After Log4j, Open-Source Software Is Now a National Security Issue thumbnail

After Log4j, Open-Source Software Is Now a National Security Issue

Image for article titled After Log4j, Open-Source Software Is Now a National Security Issue

Photo: Dünzlullstein bild (Getty Images)

For years, developers of free, open-source software have been telling anyone who will listen that their projects needs better financial assistance and more oversight. Now, after a number of disastrous incidents involving open-source code, the federal government and Silicon Valley may finally be listening.

A meeting at the White House on Thursday saw executives from some of the tech sector’s biggest companies meet with administration officials to discuss the need for better security in the open-source community. The list of attendees included big names like Google, Facebook, Microsoft, Amazon, Oracle, and Apple, among others.

Unlike proprietary software, open-source software is free, publicly inspectable, and can be used or modified by anybody. Because of how useful open-source tools can be, big corporations will often utilize them for development purposes. But, unfortunately, open-source projects need oversight and funding to remain secure—and they don’t always get it. For years, open-source developers have complained that their software needs better support from Big Tech and other institutional actors—an issue that is finally gaining some mainstream attention.

It’s not hard to see why the White House has convened its meeting right now. Just a month or so ago, a pernicious bug was found in the popular open-source Apache logging library log4j. The troubled program, which is used by just about everybody, led to widespread panic throughout the tech industry, as companies scrambled to patch the systems and products that relied upon the library for success. (Officials from the Apache Software Foundation were also present at Thursday’s meeting.)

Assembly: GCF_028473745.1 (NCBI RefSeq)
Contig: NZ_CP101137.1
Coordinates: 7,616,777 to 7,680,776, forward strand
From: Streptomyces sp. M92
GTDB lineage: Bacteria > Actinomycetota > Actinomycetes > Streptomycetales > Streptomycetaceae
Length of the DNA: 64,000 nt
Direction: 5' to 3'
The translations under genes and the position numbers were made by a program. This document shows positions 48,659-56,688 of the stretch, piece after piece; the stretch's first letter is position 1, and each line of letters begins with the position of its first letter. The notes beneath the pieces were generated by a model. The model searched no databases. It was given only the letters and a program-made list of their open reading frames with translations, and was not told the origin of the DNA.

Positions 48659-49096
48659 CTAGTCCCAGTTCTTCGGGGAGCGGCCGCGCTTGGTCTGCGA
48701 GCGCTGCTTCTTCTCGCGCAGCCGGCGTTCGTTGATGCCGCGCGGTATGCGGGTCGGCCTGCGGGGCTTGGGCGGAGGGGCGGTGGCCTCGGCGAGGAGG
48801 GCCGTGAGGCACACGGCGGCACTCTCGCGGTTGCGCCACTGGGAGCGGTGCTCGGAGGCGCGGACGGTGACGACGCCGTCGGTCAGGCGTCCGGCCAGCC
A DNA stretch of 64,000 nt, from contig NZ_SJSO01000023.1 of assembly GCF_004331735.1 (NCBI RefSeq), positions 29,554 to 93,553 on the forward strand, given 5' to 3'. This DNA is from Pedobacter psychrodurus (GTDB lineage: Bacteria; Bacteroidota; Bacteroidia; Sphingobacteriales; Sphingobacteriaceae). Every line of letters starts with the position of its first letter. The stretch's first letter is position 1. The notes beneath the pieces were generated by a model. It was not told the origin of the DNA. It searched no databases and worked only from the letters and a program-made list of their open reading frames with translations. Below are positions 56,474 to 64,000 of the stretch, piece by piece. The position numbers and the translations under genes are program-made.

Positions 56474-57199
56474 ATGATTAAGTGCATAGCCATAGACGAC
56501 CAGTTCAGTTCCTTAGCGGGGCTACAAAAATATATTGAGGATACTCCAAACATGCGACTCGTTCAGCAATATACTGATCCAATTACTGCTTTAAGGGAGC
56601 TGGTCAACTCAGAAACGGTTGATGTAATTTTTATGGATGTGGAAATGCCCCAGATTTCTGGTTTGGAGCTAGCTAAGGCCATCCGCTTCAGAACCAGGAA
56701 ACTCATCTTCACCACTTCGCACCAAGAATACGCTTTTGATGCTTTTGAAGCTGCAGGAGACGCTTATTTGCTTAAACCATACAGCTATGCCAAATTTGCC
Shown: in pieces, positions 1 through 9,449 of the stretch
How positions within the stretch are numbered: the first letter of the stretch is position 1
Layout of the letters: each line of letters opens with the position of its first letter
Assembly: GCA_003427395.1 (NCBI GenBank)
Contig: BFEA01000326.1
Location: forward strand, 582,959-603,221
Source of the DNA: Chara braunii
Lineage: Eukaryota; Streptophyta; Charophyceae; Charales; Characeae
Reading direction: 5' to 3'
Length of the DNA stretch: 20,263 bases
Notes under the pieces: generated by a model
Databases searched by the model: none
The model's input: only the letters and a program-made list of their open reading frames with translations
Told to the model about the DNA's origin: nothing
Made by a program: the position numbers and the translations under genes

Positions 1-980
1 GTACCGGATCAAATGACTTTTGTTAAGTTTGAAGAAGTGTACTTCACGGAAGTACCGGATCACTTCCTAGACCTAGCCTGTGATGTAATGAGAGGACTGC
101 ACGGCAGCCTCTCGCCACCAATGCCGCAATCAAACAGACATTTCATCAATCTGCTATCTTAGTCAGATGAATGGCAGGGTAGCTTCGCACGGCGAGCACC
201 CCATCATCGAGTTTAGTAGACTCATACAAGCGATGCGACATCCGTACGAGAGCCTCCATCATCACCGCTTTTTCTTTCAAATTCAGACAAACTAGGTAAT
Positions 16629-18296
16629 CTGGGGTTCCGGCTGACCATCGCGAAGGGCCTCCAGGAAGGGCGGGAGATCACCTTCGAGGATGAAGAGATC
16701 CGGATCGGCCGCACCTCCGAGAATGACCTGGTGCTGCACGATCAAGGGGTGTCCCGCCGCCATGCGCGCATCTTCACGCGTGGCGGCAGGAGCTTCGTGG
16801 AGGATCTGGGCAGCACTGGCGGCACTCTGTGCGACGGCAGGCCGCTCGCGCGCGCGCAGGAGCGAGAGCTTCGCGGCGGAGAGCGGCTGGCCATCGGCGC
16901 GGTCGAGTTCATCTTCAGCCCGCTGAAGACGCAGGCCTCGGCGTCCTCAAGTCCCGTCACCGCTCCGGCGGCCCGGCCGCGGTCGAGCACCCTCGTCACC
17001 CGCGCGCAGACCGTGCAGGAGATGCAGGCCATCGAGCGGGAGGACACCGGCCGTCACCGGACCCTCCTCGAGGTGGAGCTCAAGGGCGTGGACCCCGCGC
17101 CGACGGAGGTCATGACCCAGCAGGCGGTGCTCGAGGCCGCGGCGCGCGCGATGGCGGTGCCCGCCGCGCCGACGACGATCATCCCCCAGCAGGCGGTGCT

Log4j isn’t the only open-source debacle to occur lately. Just last week, the creator of two widely used software tools decided to inexplicably disable them via a number of bizarre software updates. Marak Squires, the man behind popular JavaScript libraries Faker and Colors, weirdly blitzed the programs and managed to take down thousands of other software projects that relied on them for success.

In short: There’s clearly room for improvement and, thankfully, attendees of the recent White House meeting seem fairly amenable to it. At the meeting, White House national security advisor Jake Sullivan apparently called open-source software a “key national security issue.” Similarly, Google’s President of Global Affairs and Chief Legal Officer Kent Walker published a statement to the company blog on Thursday arguing that he wanted to see better support for the open-source community.

“For too long, the software community has taken comfort in the assumption that open-source software is generally secure due to its transparency and the assumption that ‘many eyes’ were watching to detect and resolve problems,” said Walker. “But in fact, while some projects do have many eyes on them, others have few or none at all.”

In his statement, Walker further suggests increased public and private support for open-source projects, the establishment of security and testing baselines, and the development of a rubric for identifying “critical” projects—the kind that get a lot of use (i.e., probably something like log4j).

What exactly the government and other members of Big Tech have in mind for better open-source security isn’t entirely clear at this point, but the fact that they’re talking about it seems like a good sign.